The Time to Plan for Your Kids’ College Is Now
The earlier you can plan on how you will send your kids to college, the better. You have options now that won’t be available later and that can save both you and your kid from a lot of potential student loan debt.
Student loan debt in America has hit an all time high of $1.73 trillion according to NitroCollege.com, with the average student owing $37,172.
According to EducationData.org, “At public 4-year institutions, the average in-state tuition and required fees total $9,308 per year; out-of-state tuition and fees average $26,427. At private 4-year institutions, the average tuition and fees at a nonprofit college total $35,801 annually; at for-profit institutions, tuition and fees average $15,156 annually.”
The problem is the average starting salary of a college grad is about $55,260 according to ThinkImpact.com. This problem is massive and the most likely the next major financial issue our country will face.
It is very tough to have student loan debt forgiven.
Student loan debt is an issue that causes people to reach out to me, as a certified financial counselor, for solutions on what to do. The problem is that there is little I can help with after the fact.
This type of debt is federally protected, meaning it cannot be included in bankruptcy (unless you can prove some very strict qualifications that rarely get approved). Although there are some loan forgiveness programs, those are also very limiting as well, most having to do with working for a non-profit or government entity. They also only cover the federal loans, not any private or Parent Plus loans. (You can get a full list of forgiveness programs here.)
I recently spoke with a dad who is on the hook for $200,000 in student loans and his youngest daughter still has a year to go. This is made up of some Parent Plus loans and some he co-signed for. Parent Plus student loans are only in the parent’s name, not the students, and is money that mom and dad owe. This man told me he is beginning to panic, and with good reason. The payments on these loans will be as much as his monthly mortgage (and in some cases higher). He expressed that his ability to retire is in jeopardy and he will probably have to work into his 70’s.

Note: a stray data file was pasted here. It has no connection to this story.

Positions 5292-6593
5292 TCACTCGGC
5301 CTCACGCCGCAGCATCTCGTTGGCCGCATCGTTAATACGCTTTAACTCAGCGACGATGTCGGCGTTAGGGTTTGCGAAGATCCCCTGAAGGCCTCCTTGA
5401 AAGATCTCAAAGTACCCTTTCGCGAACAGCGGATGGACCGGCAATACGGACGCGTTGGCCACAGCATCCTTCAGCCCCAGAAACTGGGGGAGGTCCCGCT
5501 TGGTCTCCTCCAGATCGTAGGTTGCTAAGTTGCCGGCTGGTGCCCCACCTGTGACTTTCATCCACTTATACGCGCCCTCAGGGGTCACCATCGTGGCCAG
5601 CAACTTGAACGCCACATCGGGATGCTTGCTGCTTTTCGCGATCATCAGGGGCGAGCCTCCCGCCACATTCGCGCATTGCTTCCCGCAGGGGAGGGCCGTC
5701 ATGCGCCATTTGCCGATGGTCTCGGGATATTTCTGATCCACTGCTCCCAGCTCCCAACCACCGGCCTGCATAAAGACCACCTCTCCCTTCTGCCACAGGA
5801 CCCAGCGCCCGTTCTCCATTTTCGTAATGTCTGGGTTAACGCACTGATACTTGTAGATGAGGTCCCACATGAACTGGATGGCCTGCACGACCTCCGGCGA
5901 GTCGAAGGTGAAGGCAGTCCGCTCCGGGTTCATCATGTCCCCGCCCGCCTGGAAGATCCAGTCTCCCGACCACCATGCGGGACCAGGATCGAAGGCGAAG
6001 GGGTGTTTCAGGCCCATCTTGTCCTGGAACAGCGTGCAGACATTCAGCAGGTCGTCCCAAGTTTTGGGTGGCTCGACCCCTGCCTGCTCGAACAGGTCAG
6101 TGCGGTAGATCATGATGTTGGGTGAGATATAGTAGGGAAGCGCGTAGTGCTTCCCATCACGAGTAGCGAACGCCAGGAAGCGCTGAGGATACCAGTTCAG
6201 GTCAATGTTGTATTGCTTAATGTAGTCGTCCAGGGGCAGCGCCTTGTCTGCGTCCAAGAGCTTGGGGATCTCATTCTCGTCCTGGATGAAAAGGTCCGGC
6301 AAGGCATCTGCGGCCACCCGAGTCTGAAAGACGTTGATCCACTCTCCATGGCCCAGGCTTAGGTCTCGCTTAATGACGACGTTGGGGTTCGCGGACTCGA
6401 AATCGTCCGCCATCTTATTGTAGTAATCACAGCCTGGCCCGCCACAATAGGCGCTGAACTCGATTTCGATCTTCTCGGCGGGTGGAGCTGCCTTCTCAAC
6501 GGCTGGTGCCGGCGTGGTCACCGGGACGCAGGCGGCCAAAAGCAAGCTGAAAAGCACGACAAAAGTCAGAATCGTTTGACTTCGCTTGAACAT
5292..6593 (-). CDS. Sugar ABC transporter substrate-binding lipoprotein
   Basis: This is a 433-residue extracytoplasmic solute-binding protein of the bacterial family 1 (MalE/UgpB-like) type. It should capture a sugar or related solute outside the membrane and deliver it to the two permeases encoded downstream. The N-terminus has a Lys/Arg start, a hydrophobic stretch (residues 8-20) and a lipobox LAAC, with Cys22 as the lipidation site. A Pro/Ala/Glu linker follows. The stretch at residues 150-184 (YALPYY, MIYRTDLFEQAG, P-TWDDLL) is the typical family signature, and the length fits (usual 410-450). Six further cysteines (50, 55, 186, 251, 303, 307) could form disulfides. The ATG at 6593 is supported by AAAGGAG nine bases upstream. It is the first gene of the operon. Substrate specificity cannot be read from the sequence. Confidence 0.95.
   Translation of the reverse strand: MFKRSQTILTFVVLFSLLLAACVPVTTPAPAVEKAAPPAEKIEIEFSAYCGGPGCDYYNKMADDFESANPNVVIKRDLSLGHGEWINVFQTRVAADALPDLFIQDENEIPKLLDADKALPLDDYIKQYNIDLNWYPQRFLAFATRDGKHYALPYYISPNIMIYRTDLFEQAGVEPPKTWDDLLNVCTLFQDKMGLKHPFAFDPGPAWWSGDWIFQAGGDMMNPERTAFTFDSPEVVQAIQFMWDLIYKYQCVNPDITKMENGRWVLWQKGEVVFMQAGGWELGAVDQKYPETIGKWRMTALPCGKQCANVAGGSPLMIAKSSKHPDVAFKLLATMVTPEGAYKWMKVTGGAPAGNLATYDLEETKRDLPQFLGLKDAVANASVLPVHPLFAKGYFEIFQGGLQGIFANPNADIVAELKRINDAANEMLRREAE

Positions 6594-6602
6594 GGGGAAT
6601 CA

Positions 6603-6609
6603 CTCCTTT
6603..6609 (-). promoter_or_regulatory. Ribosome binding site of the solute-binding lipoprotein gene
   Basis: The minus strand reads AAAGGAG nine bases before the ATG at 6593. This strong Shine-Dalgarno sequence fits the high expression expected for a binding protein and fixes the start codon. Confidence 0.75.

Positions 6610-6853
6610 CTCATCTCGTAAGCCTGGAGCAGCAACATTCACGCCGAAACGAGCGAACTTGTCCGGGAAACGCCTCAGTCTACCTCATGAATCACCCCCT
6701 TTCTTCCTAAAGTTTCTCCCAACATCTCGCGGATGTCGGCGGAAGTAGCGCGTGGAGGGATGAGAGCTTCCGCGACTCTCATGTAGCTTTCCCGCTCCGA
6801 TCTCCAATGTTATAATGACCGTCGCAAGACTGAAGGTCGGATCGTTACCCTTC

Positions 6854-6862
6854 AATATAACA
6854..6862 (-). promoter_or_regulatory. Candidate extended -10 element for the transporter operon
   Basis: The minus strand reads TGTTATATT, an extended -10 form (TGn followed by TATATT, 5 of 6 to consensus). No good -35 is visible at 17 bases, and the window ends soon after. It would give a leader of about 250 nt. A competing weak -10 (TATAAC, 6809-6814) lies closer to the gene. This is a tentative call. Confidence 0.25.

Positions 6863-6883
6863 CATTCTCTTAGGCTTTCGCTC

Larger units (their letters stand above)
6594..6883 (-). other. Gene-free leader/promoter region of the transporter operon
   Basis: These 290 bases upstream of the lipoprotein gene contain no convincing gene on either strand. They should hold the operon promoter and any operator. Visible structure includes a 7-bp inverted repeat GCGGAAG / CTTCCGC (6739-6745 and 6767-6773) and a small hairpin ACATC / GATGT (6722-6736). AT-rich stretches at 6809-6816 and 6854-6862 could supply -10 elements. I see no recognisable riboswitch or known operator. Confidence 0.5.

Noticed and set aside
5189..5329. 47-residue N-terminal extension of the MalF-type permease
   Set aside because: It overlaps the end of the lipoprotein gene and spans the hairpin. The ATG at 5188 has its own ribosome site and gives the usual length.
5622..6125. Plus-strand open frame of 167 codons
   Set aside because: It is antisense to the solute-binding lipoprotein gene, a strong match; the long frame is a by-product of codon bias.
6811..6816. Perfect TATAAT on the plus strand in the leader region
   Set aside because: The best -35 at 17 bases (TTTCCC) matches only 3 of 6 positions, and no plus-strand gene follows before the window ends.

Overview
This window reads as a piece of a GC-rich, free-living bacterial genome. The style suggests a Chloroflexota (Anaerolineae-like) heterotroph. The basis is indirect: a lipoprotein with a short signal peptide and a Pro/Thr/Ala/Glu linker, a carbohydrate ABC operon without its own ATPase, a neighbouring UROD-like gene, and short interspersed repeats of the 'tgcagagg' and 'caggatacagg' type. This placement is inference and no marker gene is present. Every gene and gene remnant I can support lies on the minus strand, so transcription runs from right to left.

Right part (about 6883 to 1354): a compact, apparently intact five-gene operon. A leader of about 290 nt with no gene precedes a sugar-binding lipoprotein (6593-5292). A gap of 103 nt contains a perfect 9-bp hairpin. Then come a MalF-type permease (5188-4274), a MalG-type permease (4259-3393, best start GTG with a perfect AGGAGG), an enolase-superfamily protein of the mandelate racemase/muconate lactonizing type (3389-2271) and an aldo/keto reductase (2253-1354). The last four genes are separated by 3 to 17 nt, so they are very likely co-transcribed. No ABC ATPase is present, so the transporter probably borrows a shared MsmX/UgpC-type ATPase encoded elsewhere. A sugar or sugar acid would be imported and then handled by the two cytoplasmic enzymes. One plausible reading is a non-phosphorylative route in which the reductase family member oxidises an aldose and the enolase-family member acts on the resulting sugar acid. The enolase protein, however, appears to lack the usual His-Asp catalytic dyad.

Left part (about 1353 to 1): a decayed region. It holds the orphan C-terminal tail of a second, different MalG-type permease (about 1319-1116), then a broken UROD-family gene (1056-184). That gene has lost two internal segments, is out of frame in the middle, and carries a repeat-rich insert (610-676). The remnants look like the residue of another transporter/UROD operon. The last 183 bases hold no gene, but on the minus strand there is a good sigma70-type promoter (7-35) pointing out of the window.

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How can you avoid the burden of student loand debt?
So, what can we do to avoid this situation? Planning is key. Beginning to save for college as soon as possible is a good place to start, and yes right from birth.
Start saving as soon as possible.
I generally recommend people begin in a savings account or Money Market. They could also work with a CFP to do a long-term investment and it does not have to be a 529 Plan or Education Savings (ESA). The funds in those accounts have to be used for tuition and books, and if your child decides not to go to college at all (maybe they decide to go find themselves backpacking around Europe for example), there is a 10% penalty for cashing in the investment.
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Consider a community college for their basic classes.
Community college is another great alternative.